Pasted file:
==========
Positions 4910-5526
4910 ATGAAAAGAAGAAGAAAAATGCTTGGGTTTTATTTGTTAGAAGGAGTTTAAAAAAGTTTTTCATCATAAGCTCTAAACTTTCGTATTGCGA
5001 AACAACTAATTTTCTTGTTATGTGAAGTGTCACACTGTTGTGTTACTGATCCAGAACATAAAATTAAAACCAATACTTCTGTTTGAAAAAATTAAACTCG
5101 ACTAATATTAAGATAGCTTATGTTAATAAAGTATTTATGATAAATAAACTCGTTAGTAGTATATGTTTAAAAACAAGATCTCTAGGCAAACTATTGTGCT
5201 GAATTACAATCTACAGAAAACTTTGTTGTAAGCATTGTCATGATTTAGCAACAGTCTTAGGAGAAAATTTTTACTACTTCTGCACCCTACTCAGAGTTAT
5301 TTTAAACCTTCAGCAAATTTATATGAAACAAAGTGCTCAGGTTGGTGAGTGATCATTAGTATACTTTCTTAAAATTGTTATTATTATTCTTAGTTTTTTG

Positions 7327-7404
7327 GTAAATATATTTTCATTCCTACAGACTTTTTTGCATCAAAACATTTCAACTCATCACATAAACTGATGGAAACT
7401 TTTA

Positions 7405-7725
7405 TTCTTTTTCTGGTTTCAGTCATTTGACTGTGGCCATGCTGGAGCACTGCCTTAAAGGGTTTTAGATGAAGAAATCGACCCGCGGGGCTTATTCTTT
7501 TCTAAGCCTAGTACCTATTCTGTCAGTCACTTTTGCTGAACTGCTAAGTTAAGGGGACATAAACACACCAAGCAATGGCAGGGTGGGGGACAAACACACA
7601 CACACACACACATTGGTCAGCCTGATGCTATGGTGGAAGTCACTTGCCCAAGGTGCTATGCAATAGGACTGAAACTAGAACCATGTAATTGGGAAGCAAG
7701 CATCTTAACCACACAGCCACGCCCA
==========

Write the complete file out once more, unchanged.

Positions 4910-5526
4910 ATGAAAAGAAGAAGAAAAATGCTTGGGTTTTATTTGTTAGAAGGAGTTTAAAAAAGTTTTTCATCATAAGCTCTAAACTTTCGTATTGCGA
5001 AACAACTAATTTTCTTGTTATGTGAAGTGTCACACTGTTGTGTTACTGATCCAGAACATAAAATTAAAACCAATACTTCTGTTTGAAAAAATTAAACTCG
5101 ACTAATATTAAGATAGCTTATGTTAATAAAGTATTTATGATAAATAAACTCGTTAGTAGTATATGTTTAAAAACAAGATCTCTAGGCAAACTATTGTGCT
5201 GAATTACAATCTACAGAAAACTTTGTTGTAAGCATTGTCATGATTTAGCAACAGTCTTAGGAGAAAATTTTTACTACTTCTGCACCCTACTCAGAGTTAT
5301 TTTAAACCTTCAGCAAATTTATATGAAACAAAGTGCTCAGGTTGGTGAGTGATCATTAGTATACTTTCTTAAAATTGTTATTATTATTCTTAGTTTTTTG

Positions 7327-7404
7327 GTAAATATATTTTCATTCCTACAGACTTTTTTGCATCAAAACATTTCAACTCATCACATAAACTGATGGAAACT
7401 TTTA

Positions 7405-7725
7405 TTCTTTTTCTGGTTTCAGTCATTTGACTGTGGCCATGCTGGAGCACTGCCTTAAAGGGTTTTAGATGAAGAAATCGACCCGCGGGGCTTATTCTTT
7501 TCTAAGCCTAGTACCTATTCTGTCAGTCACTTTTGCTGAACTGCTAAGTTAAGGGGACATAAACACACCAAGCAATGGCAGGGTGGGGGACAAACACACA
7601 CACACACACACATTGGTCAGCCTGATGCTATGGTGGAAGTCACTTGCCCAAGGTGCTATGCAATAGGACTGAAACTAGAACCATGTAATTGGGAAGCAAG
7701 CATCTTAACCACACAGCCACGCCCA